Are non-alcoholic beers ready to challenge the real thing?
The FT's Leila Abboud and Al Gilmour put alcohol free and low-alcohol beers to the test, tasting them against full-strength brews from some of the biggest producers in the industry
Executive Producer Juliet Riddell, Produced and Edited by James Sandy, Filmed by Petros Gioumpasis
Why are you so against non-alcoholic beer?
I'm not so against, I just think that they are pretentious.
Pretentious? No, if you look at the UK national statistics, 24 per cent of 16 to 24-year-olds report that they haven't drank in the past year. And five years ago, that number was only at 19. And if you look at the sales of non-alcoholic beer in this country, they've gone up by 75 per cent in the past five years alone. So something's changing, even if you're a curmudgeon and you don't want it to.
Yeah. No, I feel that's generally true of the world.
All right, so the way that we're going to judge these beers is a very, very complex system. I'm going to give you each a tab card. And you're going to place it on the beer that you think is the non-alcoholic one.
We're going to start you off nice and easy with some lagers. We've got Heineken today. So we've got our full-strength version and our zero-ABV version.
With lagers, it's all about balance. So you're looking for a nice soft malt backbone with a little bit of cracker and, kind of, biscuit notes to it. And a nice bitterness at the back end. Cheers, guys.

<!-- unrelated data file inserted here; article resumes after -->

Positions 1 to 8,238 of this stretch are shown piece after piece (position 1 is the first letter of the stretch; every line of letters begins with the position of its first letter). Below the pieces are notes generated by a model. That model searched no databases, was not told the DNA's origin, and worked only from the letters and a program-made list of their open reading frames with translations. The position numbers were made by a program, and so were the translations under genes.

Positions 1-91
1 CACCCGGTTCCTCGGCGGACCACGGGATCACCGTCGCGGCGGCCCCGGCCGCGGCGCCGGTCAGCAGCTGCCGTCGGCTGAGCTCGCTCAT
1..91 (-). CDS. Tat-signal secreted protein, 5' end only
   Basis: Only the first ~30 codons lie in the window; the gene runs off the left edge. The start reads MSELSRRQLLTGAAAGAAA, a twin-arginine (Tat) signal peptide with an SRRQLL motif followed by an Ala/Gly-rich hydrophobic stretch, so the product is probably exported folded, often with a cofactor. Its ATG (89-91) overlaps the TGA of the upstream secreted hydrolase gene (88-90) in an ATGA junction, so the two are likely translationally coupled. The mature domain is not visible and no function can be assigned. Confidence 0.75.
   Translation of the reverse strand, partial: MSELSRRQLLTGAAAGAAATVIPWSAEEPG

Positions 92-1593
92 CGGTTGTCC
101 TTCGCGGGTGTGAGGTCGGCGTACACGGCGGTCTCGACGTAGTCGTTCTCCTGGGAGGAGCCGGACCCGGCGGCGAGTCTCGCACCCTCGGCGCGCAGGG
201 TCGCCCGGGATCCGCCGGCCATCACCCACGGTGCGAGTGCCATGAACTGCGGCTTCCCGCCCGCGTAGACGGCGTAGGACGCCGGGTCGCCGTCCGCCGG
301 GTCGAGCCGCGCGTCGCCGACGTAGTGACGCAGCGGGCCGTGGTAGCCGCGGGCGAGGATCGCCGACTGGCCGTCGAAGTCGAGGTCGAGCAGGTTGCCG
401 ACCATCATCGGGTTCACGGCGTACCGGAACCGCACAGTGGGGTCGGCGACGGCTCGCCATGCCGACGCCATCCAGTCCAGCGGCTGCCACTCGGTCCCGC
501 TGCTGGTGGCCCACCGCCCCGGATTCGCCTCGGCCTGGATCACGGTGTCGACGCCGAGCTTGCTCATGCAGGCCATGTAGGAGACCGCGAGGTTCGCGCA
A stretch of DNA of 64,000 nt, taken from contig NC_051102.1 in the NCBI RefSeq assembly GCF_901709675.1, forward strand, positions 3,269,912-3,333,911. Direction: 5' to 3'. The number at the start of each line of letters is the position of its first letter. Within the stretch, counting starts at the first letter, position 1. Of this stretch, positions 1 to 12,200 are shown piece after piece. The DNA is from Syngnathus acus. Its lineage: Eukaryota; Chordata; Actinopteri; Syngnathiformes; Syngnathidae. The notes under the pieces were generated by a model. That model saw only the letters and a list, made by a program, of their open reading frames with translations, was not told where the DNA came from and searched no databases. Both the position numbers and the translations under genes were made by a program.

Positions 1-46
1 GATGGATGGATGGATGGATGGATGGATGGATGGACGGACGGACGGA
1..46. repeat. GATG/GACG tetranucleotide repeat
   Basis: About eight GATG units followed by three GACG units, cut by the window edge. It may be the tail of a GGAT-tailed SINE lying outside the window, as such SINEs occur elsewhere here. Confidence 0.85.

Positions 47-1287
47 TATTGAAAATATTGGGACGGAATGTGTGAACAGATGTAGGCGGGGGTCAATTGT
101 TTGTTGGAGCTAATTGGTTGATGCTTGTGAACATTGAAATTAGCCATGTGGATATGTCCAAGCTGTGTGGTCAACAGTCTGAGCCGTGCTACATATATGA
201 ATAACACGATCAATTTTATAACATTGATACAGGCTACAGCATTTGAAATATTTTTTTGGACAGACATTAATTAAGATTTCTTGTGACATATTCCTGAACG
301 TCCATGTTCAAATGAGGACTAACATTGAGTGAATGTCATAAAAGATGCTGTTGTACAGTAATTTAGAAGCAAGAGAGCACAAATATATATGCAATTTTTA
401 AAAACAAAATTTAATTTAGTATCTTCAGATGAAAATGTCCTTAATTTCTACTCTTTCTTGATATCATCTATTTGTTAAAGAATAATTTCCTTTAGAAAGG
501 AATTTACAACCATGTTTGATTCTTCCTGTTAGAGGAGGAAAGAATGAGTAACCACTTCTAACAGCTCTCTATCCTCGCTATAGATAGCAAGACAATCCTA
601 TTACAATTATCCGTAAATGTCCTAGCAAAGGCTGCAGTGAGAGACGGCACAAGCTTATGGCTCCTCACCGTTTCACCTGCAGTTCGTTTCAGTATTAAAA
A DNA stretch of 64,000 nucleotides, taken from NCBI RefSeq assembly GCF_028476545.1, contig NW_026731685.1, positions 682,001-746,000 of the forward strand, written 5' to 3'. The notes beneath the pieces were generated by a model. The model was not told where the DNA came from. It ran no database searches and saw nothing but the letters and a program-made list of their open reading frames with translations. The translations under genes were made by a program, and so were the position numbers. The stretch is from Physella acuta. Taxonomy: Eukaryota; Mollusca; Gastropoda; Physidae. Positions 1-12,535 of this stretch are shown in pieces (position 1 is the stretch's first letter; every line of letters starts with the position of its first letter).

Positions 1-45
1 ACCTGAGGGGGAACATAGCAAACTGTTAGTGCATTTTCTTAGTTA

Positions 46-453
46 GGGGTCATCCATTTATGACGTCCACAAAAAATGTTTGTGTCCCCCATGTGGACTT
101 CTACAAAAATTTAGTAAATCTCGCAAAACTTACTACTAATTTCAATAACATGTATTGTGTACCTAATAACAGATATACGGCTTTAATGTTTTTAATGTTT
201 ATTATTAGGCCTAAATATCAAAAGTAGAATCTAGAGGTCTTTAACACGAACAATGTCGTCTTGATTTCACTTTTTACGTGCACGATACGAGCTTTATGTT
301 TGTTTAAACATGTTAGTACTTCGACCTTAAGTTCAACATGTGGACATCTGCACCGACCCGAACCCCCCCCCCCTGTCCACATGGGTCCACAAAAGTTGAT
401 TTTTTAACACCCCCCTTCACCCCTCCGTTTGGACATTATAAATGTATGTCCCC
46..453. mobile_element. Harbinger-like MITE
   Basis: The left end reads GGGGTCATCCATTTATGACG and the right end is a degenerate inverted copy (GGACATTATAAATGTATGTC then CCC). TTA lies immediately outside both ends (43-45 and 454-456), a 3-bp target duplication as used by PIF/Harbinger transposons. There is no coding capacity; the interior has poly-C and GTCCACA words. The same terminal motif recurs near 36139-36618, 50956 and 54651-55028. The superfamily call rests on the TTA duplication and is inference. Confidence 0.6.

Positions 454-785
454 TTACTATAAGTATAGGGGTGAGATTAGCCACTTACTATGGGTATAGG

Cheers. OK, for whatever reason, I feel like that's the real one.
But I can't really tell you why.
I'll get it wrong, I bet I get it wrong. I think I can just...
No, that one's sweeter.
...taste the alcohol on this one.
OK, I'm confused. Are you...
Good, OK. This is the test. I mean, I guess Heineken have confused, you know, two people here in terms of which is which.
So, we're preserving the bad one.
I would argue the bad... you know, it's not fair to call it the bad one.
We're preserving the future.
That's it. So whatever one...
The non-alcoholic beer
...you think is the non-alcoholic one. Let's put it forward.
You're struggling there.
No, that's right. Hey, don't cheat.
I'm allowed to smell it.
We're on to bitters. This is a golden ale. The two beers that we're going to be trying today are both from St Peter's, that are a Suffolk-based brewery.
You're looking for an English hop character, so earthy, floral, a little bit of fruitiness. Also you've got a lovely creamy head here, as well. So drinking it through the head is important. It definitely does help give you that texture, and that, sort of, that fullness that you're looking for.
These are quite different, though, no? Those are a bit appley, no?
I mean, or just like, bad. It's gone off.
It smells a bit weird. I'm not going to lie, that one smells odd.
This tastes normal. And then, he kept on going on about the head as if it's so important. This guy...
It's true. This one has... he has a bit more bubbles.
This has got the, kind of, creamy head that you were after. I mean, it's just clear, isn't it? I mean, we do agree.
Even you got it wrong last time.
Hey, you don't know she got it wrong the first time.
So we've got two American pale ales here. I used the word pale, you know, fairly sparingly. One of these...
This one's quite dark.
...s a little bit darker, absolutely. And who else is it going to be from BrewDog. BrewDog, you know, really innovators over here of throwing a ton of American hops in all of their beers. So you're looking at piney, resinous bitterness, a lot of citrus flavours as well, in the aroma and in the overall flavour as well.
Do you think. OK, it might just be the case that people like beer, because A, it gets them drunk, and, B, because they like the associations of being in a lovely old pub.
Being in a... yeah. Hanging out with friends.
Having a lovely conversation.